Yazidis rescued from ISIS face bleak future upon return to Iraq

Foreign ISIS members appear to receive more aid and better housing than Yazidi victims while fears mount that ISIS is using human shields in Baghuz.

By
March 4, 2019 17:43
A relative kisses a Yazidi survivor boy following his release from Islamic State militants in Syria.

A relative kisses a Yazidi survivor boy following his release from Islamic State militants in Syria, in Duhok, Iraq, March 2, 2019.. (photo credit: ARI JALAL / REUTERS)

 
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Twenty-one Yazidi women and children were reunited with their families on Saturday after being rescued from ISIS in Syria. They are just a few of the 3,000 Yazidis who are still missing since ISIS attacked Sinjar in Iraq in 2014 and attempted to commit genocide against the religious minority. ISIS also sold more than 5,000 Yazidi women and children into slavery, an unprecedented act of cruelty that galvanized the world to join the international coalition against ISIS.

Now, more than four years after the horrors began, some survivors are still being located. ISIS attacked the Sinjar region in August 2014 as part of its campaign to take over Iraq and Syria. More than 400,000 Yazidis fled the onslaught, many of them ending up in IDP camps in the Kurdistan region of northern Iraq.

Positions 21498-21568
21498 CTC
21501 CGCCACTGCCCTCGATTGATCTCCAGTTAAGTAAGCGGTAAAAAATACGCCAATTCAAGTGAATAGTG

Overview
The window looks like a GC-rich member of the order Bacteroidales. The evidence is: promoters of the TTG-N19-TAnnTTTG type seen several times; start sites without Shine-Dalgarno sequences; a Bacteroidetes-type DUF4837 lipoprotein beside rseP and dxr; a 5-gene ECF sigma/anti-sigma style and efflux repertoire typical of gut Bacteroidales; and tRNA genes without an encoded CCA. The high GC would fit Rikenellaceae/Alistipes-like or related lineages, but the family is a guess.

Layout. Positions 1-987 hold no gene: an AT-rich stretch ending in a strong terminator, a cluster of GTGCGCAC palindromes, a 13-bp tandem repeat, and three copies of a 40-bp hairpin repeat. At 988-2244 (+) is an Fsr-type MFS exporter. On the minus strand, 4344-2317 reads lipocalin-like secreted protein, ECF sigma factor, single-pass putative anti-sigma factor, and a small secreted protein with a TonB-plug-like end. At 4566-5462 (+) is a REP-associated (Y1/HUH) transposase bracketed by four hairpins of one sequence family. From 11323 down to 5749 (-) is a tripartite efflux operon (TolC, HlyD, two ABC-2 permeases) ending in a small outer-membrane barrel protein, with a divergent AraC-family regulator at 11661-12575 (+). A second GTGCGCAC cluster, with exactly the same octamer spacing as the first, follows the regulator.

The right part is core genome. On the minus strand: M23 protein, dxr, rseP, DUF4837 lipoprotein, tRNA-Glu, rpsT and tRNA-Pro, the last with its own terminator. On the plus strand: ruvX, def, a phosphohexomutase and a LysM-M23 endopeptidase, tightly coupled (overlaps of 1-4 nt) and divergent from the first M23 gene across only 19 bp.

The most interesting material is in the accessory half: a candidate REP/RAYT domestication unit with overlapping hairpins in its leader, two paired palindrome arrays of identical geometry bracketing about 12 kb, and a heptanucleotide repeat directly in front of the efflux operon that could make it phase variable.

Once ISIS was pushed back, more than 69 mass graves containing the bodies of Yazidi men and women were found. A total of 6,417 had been kidnapped, but several thousand were found and released through ransom or by escaping.


In the battle of Baghuz in Syria, the US-led coalition and the Syrian Democratic Forces (SDF) have pushed ISIS into a small enclave on the Euphrates River. More than 13,000 ISIS supporters have been allowed to leave the ISIS-held area and move to IDP camps. One Yazidi survivor named Bashe Hammo told the Associated Press she believed there were up to 1,000 Yazidis being held by ISIS in Baghuz. Like many Yazidis who were held as slaves, she had been sold multiple times and described being tortured by European ISIS members. One, a Swede, would lock her in the home for days without food. Other men purchased a nine-year-old girl as a slave. Many of these Europeans have now surrendered to the SDF and demand to go home, while the Yazidis face an uncertain and bleak future with little to no international support.


Eighteen Yazidi children and three women who were able to flee Baghuz were helped by the SDF to get to the Iraqi border on Saturday. However, they faced hurdles as the Iraqi government did not want to open the border. Pressure from Yazidis in Sinjar, according to locals, finally led to the border with Syria being opened.


Once they reached northern Iraq, Sheikh Naser Basha Khalaf, a community leader and politician, posted on Facebook a photo with the survivors on March 2. He described the reception and how the Yazidis had been “subjected to the worst forms of abuse and sexual assault and psychological torture.”


Dr. Nemam Ghafouri – founder and chairwoman of Joint Help for Kurdistan – said that Yazidis, even when they are free, still suffer discrimination in northern Iraq. She described how the children and women who had been rescued had to wait at the border. They were allegedly insulted by authorities, and not provided an official state reception upon returning.